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Incident myocardial infarction associated with major types of arthritis in the general population: a systematic review and meta-analysis


Objective To synthesise, quantify and compare risks for incident myocardial infarction (MI) across five major types of arthritis in population-based studies.

Methods A systematic search was performed in MEDLINE, EMBASE and CINAHL databases with additional manual/hand searches for population-based cohort or case-control studies published in English of French between January 1980 and January 2015 with a measure of effect and variance for associations between incident MI and five major types of arthritis: rheumatoid arthritis (RA), psoriatic arthritis (PsA), ankylosing spondylitis (AS), gout or osteoarthritis (OA), adjusted for at least age and sex. All search screening, data abstraction quality appraisals were performed independently by two reviewers. Where appropriate, random-effects meta-analysis was used to pool results from studies with a minimum of 10 events.

Results We identified a total of 4, 285 articles; 27 met review criteria and 25 criteria for meta-analyses. In studies adjusting for age and sex, MI risk was significantly increased in RA (pooled relative risk (RR): 1.69, 95% CI 1.50 to 1.90), gout (pooled RR: 1.47, 95% CI 1.24 to 1.73), PsA (pooled RR: 1.41, 95% CI 1.17 to 1.69), OA (pooled RR: 1.31, 95% CI 1.01 to 1.71) and tended towards increased risk in AS (pooled RR: 1.24, 95% CI 0.93 to 1.65). Traditional risk factors were more prevalent in all types of arthritis. MI risk was attenuated for each type of arthritis in studies adjusting for traditional risk factors and remained significantly increased in RA, PsA and gout.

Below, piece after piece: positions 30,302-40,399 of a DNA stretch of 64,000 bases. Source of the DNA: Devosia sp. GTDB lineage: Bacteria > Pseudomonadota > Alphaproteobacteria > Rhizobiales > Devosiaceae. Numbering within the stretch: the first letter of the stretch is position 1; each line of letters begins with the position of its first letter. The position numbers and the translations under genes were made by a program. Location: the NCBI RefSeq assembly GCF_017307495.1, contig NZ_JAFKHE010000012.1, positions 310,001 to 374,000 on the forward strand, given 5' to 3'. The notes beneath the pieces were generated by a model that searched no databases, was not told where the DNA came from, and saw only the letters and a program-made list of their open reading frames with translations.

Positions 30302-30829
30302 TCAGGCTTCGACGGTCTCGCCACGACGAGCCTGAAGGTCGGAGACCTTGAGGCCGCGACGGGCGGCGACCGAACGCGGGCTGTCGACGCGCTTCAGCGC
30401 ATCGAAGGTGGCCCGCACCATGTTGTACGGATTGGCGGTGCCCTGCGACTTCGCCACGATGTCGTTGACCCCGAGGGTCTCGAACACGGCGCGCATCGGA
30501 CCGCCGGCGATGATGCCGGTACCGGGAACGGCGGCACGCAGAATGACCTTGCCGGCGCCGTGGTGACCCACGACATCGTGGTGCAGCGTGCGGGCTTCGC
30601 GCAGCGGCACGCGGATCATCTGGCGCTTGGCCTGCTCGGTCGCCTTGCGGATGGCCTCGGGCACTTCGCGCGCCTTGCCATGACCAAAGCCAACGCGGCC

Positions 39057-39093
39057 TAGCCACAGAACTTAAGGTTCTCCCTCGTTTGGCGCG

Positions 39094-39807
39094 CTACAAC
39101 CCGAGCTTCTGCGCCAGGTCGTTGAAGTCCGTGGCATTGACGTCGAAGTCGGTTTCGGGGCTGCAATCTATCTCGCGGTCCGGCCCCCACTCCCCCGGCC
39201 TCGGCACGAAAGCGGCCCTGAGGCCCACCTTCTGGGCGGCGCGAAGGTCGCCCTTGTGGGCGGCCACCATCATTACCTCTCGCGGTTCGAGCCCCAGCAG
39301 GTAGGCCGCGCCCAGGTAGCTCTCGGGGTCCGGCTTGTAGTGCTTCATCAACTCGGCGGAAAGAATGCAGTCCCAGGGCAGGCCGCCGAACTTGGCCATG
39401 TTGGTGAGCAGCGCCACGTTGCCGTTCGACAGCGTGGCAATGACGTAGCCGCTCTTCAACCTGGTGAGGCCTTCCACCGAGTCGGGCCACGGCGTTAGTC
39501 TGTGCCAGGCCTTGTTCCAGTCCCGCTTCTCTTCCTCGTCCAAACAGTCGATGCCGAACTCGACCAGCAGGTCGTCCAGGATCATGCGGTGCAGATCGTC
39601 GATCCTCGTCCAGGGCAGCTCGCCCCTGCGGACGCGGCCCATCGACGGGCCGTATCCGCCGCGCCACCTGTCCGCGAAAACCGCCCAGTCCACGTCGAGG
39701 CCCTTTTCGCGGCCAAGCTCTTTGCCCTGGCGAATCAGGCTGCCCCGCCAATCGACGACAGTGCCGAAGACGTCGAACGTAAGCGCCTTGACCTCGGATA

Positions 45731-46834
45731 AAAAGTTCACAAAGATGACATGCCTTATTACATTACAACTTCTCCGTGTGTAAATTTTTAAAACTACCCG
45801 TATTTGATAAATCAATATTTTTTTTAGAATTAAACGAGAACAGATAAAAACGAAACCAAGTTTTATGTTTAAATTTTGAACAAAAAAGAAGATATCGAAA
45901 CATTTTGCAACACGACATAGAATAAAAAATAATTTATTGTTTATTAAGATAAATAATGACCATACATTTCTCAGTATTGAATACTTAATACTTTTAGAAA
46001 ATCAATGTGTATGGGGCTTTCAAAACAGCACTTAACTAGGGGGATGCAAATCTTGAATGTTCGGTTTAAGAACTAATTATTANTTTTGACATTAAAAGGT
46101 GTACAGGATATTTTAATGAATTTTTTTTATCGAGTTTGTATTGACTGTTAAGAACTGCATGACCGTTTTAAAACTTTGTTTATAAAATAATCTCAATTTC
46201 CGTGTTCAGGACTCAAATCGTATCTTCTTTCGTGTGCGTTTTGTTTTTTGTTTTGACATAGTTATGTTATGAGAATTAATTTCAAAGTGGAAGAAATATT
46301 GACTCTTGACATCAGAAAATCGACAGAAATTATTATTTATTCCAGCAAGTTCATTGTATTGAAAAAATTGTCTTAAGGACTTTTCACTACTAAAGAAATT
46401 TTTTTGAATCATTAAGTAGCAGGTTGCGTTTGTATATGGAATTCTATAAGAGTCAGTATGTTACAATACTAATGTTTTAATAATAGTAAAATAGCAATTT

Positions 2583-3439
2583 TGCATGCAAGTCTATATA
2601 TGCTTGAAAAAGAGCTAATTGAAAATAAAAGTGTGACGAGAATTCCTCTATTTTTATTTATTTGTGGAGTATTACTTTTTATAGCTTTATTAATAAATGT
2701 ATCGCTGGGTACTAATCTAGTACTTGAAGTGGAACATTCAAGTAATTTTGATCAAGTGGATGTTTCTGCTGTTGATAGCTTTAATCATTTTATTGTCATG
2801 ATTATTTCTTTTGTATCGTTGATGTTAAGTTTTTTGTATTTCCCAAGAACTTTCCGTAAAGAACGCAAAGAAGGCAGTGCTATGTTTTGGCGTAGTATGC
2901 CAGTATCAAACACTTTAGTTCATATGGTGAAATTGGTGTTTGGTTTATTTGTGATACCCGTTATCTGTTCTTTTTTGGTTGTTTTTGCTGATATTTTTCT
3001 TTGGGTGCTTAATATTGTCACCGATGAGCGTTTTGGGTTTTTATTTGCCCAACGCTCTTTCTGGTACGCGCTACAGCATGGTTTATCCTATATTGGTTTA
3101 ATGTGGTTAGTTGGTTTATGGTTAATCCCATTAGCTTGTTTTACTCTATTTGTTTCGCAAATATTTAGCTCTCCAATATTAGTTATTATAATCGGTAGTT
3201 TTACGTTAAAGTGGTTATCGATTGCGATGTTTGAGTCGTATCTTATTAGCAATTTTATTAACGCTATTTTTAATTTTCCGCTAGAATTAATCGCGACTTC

Conclusions MI risk was consistently increased in multiple types of arthritis in population-based studies, and was partially explained by a higher prevalence of traditional risk factors in all types of arthritis. Findings support more integrated cardiovascular (CV) prevention strategies for arthritis populations that target both reducing inflammation and enhancing management of traditional CV risk factors.

  • Arthritis
  • Cardiovascular Disease
  • Epidemiology

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